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The shipping of as much as 30% of goods sold on online retail and auction platforms such as eBay breaches national and international transport regulations because of a failure by retailers and shippers to accurately declare contents as dangerous goods or prohibited items under air freight, postal or other safety rules, according to experts in the field.

Specialists in the carriage of dangerous goods by air say the options now available for the public to buy goods online have created a huge and growing challenge, particularly on auction sites and for express, courier and postal operators – where the carrier often does not have a long-term relationship with the customer.

The dangers posed by lithium batteries, in particular, were highlighted again last week with the publication of the final accident report into the crash of UPS freighter flight 006, in Dubai in 2010, by the UAE’s General Civil Aviation Authority (GCAA), which strongly implicates lithium battery shipments on the flight as the cause or a contributing factor in the accident, in which both crew members died.

This, and other incidents, led the UN’s air safety and standards body, the International Civil Aviation Organization (ICAO), to introduce tighter restrictions on lithium battery shipments from January, including an agreement to allow postal operators – responsible for the majority of cross-border e-commerce shipments – meeting certain criteria to ship small numbers of batteries installed in electronic equipment.

Thirteen international postal companies have now received this permission from their respective national civil aviation authorities, although the Universal Postal Union (UPU) disputes the suggestion that operators had been routinely flouting the rules.

However, commenting on the recent move by the UK’s Royal Mail to introduce rules on the carriage of a number of previously prohibited items, including lithium batteries internationally, in line with the new ICAO standards, the dangerous goods co-ordinator for one air cargo handling company told The Loadstar: “What they are trying to do is regulate and deal with a problem which has been occurring on a growing basis over the years.

“Up until this year, dangerous goods in mail were basically prohibited, whether domestic or international. Previously they went largely undetected, but with the increased use of x-ray equipment for the scanning of mails before being flown, packages of undeclared dangerous goods have been found more frequently.”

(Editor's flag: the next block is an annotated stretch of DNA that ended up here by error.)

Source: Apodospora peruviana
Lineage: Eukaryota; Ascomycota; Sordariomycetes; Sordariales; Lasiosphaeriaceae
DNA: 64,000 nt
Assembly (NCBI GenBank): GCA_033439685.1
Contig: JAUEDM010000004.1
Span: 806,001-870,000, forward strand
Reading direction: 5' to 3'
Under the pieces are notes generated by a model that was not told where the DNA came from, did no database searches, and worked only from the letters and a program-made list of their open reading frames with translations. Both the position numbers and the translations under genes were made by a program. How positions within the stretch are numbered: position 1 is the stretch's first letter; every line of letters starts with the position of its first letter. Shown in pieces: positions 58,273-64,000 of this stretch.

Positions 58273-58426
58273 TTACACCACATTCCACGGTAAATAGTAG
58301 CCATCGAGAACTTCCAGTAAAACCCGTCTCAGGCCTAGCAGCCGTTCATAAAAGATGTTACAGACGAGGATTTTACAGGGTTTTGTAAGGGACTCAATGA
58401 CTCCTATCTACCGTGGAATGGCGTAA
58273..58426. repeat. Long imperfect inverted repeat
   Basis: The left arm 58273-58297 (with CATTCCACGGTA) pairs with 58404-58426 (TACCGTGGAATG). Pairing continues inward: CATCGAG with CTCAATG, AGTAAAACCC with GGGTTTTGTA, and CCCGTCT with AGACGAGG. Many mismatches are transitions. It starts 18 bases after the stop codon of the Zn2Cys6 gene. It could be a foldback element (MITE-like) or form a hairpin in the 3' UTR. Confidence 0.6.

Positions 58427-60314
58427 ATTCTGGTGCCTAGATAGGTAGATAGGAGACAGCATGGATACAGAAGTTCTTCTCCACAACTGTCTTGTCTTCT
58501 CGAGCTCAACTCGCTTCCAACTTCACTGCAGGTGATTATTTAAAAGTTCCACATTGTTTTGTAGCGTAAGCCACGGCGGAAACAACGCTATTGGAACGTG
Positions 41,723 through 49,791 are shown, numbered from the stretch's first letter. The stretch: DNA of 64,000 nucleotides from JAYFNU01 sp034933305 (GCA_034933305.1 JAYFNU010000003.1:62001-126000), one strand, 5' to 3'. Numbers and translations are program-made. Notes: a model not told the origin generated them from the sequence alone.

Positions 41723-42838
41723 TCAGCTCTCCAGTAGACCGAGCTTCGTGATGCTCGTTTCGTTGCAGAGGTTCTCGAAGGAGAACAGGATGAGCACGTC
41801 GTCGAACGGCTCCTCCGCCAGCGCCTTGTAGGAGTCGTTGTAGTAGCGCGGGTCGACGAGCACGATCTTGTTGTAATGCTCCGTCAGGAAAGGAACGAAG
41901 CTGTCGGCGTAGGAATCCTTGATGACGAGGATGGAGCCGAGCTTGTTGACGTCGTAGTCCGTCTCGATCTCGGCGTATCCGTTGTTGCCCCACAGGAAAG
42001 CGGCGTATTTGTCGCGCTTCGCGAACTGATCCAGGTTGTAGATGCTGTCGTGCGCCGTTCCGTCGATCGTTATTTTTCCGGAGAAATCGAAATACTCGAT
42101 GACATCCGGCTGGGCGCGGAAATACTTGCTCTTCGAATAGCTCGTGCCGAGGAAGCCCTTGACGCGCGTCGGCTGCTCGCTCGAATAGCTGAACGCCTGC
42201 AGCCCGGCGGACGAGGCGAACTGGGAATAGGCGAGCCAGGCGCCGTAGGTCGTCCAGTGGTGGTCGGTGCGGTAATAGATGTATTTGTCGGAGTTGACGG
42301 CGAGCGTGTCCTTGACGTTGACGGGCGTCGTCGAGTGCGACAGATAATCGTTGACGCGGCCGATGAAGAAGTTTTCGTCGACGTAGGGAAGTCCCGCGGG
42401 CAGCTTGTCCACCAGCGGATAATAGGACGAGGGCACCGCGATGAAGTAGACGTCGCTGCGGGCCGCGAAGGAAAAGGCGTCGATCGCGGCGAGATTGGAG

Jens-Thomas Rueckert, manager for training and projects at compliance specialist Logar, agreed. “It’s basically legalising something which has been in practice for decades,” he said.

“Upwards of 30% of all the merchandise offered in online shops or on platforms such as eBay”, was being shipped in breach of the rules, he claimed, adding: “The 30% is a very conservative figure based on my own research. Given the omnipresence of hidden dangerous goods in commodities such as car spares, IT components, consumer commodities and consumer electronics, I’m certainly not far off.”

He stressed that the problem with that 30% of merchandise was that it was being shipped “totally undeclared” – without the knowledge of carriers or with the necessary packaging and handling precautions.

“Most of these commodities can be shipped absolutely safely in compliance with the regulations anywhere, although not necessarily by mail,” he said.

He praised countries and postal operators that had taken the trouble, in the last few months, to become certified to ship certain types of dangerous goods in small quantities, and added that the UK’s Royal Mail now had “a robust framework to exercise at least some control”.

Certain provisions had permitted some dangerous goods transport for decades within the US domestic mail system – “and the experiences there are actually encouraging, ” said Mr Rueckert. “The US Postal Service (USPS) has traditionally educated its staff about basic hazmat requirements, hidden dangerous goods in particular, and compared with the number of dangerous goods shipments handled, the number of incidents and accidents is actually rather low.”

But he added: “I have never understood why, in certain otherwise overregulated markets – Germany comes to mind – anything may be shipped without questions asked.”

He believes there is still a lack of political and commercial will in some countries to tackle the full extent of the problem, in part because of its sheer size, and is also doubtful whether the full recommendations of the GCAA investigation will be implemented, although he believes the final UPS accident report is highly significant.

He said key recommendations include the use of fire-suppressing containers and pallet covers and the need to step up dangerous goods training for pilots and shippers.

“Sometimes, the training provided to pilots is less than one hour,” he said.

“I would hope – but not expect, given the lobbying actions of PRBA [the Rechargeable Battery Association] and the like – that the exemption from the training requirements for shippers of so-called part II batteries be done away with, and that this report will finally do away with PRBA’s statement that lithium batteries were never identified as an air-accident source.”

He concluded: “Lithium batteries in any form are not an issue in any mode of transport, provided the applicable regulatory requirements are complied with. However, the latter is not a given, more often than not.”

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